The Green Hornet (1966) – This series made it to TV because of the popularity of Batman, but like that show hasn’t found its way to DVD yet.  It shared the same producer as well and maybe that’s part of the holdup.  There was a DVD release that cobbled together four episodes, but they apparently did a pretty poor job of that based on the reviews over at Amazon, so this one is still awaiting a decent DVD edition. (And currently there is a bootleg release of the entire series available from one of the Amazon sellers, but I'm guessing it won't be there long.)

The New People (1969) – This was not really a sci fi show, but genre fans will definitely be interested.  Created by Rod Serling (in an odd pairing with schlock TV mogul Aaron Spelling), it gives a run-up to Lost of sorts as a group of college students are stranded on an abandoned island that was set up for nuclear tests (complete with housing and provisions) but never used.  Believing they would never be found, they start up their own, new society.  This show was particularly odd in that its episodes were only 45 minutes (with commercials).  It lasted less than one season, and apparently its seventeen episodes have not seen the light of day since its initial run.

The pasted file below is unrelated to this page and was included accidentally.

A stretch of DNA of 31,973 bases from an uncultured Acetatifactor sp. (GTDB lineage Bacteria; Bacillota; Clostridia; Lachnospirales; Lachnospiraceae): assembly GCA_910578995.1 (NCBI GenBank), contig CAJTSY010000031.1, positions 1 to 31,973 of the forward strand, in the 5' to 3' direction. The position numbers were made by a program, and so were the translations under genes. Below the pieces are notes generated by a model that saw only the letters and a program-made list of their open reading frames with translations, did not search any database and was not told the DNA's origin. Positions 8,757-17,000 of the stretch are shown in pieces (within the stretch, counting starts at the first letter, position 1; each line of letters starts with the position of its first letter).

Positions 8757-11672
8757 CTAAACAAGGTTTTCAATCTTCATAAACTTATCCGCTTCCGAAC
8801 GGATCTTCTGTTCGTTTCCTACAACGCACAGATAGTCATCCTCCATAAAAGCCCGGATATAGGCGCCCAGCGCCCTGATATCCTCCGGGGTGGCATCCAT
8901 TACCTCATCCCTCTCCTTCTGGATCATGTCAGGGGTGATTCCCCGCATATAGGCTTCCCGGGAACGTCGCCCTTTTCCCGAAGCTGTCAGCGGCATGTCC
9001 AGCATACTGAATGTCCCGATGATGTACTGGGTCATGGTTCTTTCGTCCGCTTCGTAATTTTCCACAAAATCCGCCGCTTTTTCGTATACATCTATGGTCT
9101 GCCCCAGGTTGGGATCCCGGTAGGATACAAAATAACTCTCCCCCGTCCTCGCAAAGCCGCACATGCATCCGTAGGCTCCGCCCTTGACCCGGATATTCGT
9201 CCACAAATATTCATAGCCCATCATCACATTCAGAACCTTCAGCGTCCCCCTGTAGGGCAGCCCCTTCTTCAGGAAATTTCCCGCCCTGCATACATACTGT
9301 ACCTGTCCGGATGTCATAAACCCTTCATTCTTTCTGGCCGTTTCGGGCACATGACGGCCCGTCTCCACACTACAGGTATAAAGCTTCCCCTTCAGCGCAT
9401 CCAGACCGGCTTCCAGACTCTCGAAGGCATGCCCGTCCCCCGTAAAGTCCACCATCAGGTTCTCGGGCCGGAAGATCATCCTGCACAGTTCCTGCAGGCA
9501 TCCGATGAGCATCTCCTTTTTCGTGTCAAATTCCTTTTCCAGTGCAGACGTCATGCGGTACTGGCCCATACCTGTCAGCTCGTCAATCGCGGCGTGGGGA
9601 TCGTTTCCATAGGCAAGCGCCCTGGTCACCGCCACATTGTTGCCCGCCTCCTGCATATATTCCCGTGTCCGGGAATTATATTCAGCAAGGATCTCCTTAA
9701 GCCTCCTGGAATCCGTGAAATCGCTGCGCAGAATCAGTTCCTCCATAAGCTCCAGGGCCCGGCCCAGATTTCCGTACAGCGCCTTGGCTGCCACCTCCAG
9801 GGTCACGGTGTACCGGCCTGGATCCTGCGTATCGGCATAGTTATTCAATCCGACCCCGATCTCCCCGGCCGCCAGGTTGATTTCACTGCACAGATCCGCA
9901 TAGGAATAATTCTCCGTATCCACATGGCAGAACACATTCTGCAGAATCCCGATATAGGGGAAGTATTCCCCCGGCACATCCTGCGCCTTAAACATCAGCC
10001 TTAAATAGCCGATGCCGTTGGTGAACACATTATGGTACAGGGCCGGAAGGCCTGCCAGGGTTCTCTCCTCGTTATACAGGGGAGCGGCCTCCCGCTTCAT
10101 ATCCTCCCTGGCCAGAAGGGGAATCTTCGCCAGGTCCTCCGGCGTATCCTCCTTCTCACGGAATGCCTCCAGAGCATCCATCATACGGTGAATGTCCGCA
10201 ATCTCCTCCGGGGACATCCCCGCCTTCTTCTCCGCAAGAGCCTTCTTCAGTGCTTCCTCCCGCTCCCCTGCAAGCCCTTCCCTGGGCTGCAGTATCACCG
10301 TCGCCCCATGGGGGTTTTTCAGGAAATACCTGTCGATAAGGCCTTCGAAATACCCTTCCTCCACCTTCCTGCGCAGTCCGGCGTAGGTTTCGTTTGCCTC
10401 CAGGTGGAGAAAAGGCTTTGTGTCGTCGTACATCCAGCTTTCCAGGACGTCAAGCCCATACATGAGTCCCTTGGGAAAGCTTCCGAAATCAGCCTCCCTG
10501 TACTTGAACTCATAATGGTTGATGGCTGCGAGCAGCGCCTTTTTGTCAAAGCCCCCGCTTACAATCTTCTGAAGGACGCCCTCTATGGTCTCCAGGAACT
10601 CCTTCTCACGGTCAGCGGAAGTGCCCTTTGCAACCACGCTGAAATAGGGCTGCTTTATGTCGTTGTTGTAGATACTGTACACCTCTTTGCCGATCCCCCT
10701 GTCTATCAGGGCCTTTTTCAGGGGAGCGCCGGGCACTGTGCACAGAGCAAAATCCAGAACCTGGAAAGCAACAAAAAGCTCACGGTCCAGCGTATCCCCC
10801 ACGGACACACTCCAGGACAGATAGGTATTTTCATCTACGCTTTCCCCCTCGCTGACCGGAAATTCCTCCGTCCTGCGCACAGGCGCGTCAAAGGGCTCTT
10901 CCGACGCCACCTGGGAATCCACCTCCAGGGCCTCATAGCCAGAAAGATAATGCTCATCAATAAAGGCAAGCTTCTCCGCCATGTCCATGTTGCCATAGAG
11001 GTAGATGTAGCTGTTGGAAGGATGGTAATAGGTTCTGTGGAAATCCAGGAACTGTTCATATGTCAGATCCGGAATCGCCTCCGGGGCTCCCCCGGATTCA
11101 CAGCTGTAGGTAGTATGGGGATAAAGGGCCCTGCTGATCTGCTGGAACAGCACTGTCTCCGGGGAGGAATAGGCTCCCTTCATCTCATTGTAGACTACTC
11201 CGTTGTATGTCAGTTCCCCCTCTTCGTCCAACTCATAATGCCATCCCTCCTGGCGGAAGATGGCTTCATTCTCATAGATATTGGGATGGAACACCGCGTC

Star Maidens (1976) – This short lived British series about a female-led alien species that encounters modern day earth had a similar look to Space: 1999 (it shared much of the same production crew) and offered a nice little diversion during that gap between Season 1 and 2 of that Gerry Anderson show.  It wasn’t a particularly great show with its sci fi take on the battle of the sexes, but it was fun and I’d love to see how it stands up after all these years.